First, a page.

A story of love, hope & perseverance
Our Turner Syndrome Story… On December 11th, 2017 I was at work anticipating a call to find out the gender of our baby that would ultimately change our lives. From week 7 I had a feeling so strong she was a girl but I decided to do the blood test to determine the gender at 11 weeks pregnant despite my husbands request not to. The test had the potential to tell us if there were
Legislative Advocacy in PA
One of the greatest joys of work at the Turner Syndrome Foundation is hearing stories of people getting involved across the nation to make a difference. On February 5, a wonderful Turner Syndrome parent and advocate, Dana, and her daughter, Carly Joy, went before the Pennsylvania State Senate on behalf of Turner Syndrome Awareness Month. Dana has successfully advocated for February as awareness month for six years in a row, and her story can inspire
“Love will find you and won’t know it.”
Meet Chandra. In her story and video below she tells us about her TS diagnosis, the struggles she faced, and how she met the love of her life. She even offers some dating advice for those who feel they will never find their significant other. Like she said, love can find you when you least expect it. Hello my name is Chandra and I was born in 1982. I have been small my whole life.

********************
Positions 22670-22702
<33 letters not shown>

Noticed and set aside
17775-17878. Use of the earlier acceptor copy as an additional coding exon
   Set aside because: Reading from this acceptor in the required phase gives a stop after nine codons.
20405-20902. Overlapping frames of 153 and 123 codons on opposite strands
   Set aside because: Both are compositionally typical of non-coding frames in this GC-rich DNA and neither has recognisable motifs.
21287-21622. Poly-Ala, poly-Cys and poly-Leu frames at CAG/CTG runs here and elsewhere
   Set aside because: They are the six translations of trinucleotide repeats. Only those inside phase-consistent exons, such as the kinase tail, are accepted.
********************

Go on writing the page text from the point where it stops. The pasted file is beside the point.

“Why me” to “What for?” A remarkable story.
I never thought I would have the opportunity to write about my personal Turner Syndrome story as a physician-immunologist, researcher and mother. It was an ordinary day, like any other day. I opened my email and received my daughter’s karyotype test. Her pediatrician and endocrinologist had decided to ask for this specific exam because she was worried about growth stopping in a 12-year-old girl. I just took my daughter to the pediatrician for the annual
From a daughter’s heart
My mother, Paula, wearing red and myself at 8 years of age on the right. My story is a little unique, and hopefully inspiring, to others because as an adopted child Turner Syndrome affected my life in such a big way. My mother, Paula, was diagnosed in the 1950’s with the second known case of TS. Of course at this time little progress in research was made and my